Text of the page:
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e-Learning Digest No 89 - Jan 12

Cloud created by:

Jim Ellis
16 January 2012

UK Conferences & Workshops  


College of Law Ownership

[Matthew Moran]

The College of Law is conducting a strategic review and there are suggestions that the registered charity may change hands for between £100m and £200m.  Pearson is believed to have received the information memorandum on the College of Law and to be considering participating in the second round of the auction of the legal training company, said banking sources.  Pearson took over BPP, another legal training company, last year.


With Increased Fees, How Open Will the OU be?

[Matthew Moran]

OUSA’s Marianne Cantieri writes in The Guardian about OU fee increases and their potential impact on student numbers, particularly those from financially disadvantaged backgrounds.  She is also not convinced that student loans will solve the problem.  The majority of the 100+ comments on the article are positive and supportive of the OU’s position.  You are reminded that the e-petition remains open for signature.

University World News contains a special report with articles addressing global issues facing HE, including the funding situation, international student mobility, the performance of branch campuses and private funding.


MIT to Offer Certificates to External Online Students

[Paul Hollins]

Millions of learners have enjoyed free learning materials from MIT’s OpenCourseWare project.  Now the Institute is planning MITx, “a virtual community of millions of learners around the world”.  MITx will, from this Spring, give anyone free access to an online-course platform. From where they can watch videos, answer questions, practice exercises, visit online labs, and take quizzes and tests.  Whilst access is free, MIT plans to charge a “modest” fee for certificates that indicate a learner has mastered the content.  It's unclear exactly how the assessment will work.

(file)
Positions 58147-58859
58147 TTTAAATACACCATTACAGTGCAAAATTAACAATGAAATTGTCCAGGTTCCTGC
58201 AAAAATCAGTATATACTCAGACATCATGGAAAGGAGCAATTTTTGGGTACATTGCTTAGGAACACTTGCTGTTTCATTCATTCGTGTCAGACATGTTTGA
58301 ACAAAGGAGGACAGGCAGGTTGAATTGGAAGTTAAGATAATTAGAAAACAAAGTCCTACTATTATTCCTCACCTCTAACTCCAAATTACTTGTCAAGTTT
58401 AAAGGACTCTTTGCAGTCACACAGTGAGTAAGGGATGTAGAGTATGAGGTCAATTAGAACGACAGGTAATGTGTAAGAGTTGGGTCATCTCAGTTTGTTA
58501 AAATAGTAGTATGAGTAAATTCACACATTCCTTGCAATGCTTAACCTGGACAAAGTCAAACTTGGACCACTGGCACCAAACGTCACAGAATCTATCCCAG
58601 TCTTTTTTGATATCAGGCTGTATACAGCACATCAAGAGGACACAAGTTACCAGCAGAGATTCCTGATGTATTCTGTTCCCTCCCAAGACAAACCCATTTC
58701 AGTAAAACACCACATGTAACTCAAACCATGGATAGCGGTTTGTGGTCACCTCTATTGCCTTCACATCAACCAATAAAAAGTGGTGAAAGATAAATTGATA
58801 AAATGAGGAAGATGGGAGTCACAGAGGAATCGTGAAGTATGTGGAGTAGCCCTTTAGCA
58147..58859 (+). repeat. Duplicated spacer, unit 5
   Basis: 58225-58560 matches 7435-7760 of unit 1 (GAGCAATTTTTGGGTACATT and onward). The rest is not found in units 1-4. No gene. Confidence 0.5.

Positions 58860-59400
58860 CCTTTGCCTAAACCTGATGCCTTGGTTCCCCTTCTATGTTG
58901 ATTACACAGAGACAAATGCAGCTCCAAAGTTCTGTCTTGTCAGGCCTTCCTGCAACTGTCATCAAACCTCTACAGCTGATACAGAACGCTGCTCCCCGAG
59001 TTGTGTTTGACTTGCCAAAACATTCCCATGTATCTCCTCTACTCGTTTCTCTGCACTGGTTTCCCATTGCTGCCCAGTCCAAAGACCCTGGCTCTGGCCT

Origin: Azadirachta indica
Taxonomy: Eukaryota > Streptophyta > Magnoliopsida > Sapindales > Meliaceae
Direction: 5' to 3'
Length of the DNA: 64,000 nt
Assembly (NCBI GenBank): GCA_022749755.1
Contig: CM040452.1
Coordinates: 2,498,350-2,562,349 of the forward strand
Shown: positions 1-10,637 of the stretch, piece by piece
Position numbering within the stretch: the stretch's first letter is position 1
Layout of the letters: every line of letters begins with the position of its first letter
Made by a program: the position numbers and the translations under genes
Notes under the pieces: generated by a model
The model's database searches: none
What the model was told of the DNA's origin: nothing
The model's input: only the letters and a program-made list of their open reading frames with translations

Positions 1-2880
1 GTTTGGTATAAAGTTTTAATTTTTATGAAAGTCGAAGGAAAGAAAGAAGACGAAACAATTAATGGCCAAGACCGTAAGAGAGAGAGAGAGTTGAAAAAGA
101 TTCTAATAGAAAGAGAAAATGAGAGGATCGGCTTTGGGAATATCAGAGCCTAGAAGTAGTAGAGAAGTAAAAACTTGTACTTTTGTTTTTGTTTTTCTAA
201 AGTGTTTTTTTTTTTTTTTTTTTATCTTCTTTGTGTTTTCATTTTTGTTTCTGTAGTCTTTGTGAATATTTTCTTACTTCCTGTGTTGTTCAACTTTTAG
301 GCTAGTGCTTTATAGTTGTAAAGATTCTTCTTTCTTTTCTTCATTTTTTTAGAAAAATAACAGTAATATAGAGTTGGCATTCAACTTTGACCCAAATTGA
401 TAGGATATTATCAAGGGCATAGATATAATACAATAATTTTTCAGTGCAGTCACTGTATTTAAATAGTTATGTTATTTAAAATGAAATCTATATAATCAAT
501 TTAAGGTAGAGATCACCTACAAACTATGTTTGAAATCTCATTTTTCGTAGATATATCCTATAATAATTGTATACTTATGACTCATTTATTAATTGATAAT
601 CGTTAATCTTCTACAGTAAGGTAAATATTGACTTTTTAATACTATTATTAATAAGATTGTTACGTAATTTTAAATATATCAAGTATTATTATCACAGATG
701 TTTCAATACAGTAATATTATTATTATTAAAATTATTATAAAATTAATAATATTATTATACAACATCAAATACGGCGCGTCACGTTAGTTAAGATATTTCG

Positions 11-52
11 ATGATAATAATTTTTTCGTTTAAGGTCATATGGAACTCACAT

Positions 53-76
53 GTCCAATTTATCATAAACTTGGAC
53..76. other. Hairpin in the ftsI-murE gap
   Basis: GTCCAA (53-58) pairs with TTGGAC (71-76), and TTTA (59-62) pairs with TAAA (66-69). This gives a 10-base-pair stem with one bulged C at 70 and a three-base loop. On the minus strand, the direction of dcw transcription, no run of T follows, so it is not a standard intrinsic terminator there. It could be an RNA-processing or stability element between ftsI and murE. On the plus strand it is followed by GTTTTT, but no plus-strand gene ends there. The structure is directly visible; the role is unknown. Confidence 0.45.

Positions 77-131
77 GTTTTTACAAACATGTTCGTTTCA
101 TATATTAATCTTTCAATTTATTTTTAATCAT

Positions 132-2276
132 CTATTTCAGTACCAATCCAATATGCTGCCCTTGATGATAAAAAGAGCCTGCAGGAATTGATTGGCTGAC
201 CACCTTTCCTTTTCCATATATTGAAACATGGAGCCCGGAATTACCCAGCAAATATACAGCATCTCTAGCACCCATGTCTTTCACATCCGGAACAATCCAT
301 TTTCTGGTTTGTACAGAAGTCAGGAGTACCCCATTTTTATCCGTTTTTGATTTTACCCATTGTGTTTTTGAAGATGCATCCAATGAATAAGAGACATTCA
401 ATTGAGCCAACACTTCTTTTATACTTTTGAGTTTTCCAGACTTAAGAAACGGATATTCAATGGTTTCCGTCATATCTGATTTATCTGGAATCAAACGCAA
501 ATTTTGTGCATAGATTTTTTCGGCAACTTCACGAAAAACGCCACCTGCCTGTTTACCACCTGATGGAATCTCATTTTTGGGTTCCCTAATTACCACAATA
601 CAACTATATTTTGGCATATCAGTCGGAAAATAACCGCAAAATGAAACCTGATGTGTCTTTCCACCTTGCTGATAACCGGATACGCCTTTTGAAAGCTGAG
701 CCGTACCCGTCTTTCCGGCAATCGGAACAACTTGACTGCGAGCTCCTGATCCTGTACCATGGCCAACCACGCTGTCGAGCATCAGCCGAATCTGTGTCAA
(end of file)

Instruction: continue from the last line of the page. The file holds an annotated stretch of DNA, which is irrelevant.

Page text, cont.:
What's the Right Price for Great Educational Content?

[Audrey Watters; Pew Internet; Zite; Stephen Downes]

Audrey Watters considers the thorny question of what an organisation could/should charge for educational content, using US maths company Mathalicious’s new pricing plan as an example.  Not surprisingly, her conclusions are along the lines of ‘it depends’. 

Pew Internet looked into the value of digital content a year ago and came up with some figures for what percentage of users were paying for material.  Music and software came out top, with 33% of users having paid for it, 18% paid for newspapers/journals and 10% paid for e-books, although e-learning was not considered as a specific category.

Suzanne Kavanagh considered the position back in 2010 in respect of academic books and her posting includes an interesting 24 min video by Bloomsbury Academic’s Frances Pinter on ‘rethinking the role and funding of academic book publishing.’

More current is Mike Taylor’s blog posting last week about the obscene profits of commercial scholarly publishers.  He notes that Elsevier, Springer, Wiley and Informa all announced profits of 30%+ over the past year or so.

Finally, the Fordham Institute has just released a paper on the costs of online learning, although Stephen Downes has some lingering doubts about the robustness of the data and some of the assumptions made.


Aakash Tablet Ships

[TechCrunch; Tony Bates; Yishay Mor; Mark Gaved]

India’s Aakash tablet is a reality.  The first 30,000 devices shipped in Dec and the waiting list now sits at 1.4m.  Devices are priced at around £30, with an additional government subsidy bringing this down to £22 for students.  Manufacturer Datawind is struggling to keep up with demand; it is also pushing an alternative £40 tablet with a much better processor (700MHz Arm Cortex A8 vs the Aakash’s 366Mhz Arm11), a bigger battery, a newer version of Android, and GPRS mobile data.

Another competitor for Indian students has emerged in the form of Classpad, available in three versions priced between £95-£180.  Whereas Aakash is general purpose, Classpad aims specifically at education and, according to CEO Rohit Pande, "the software installed in Classpad tests students' problem solving, creativity and application of language skills.  It provides them with personalized teaching as per their learning capabilities.”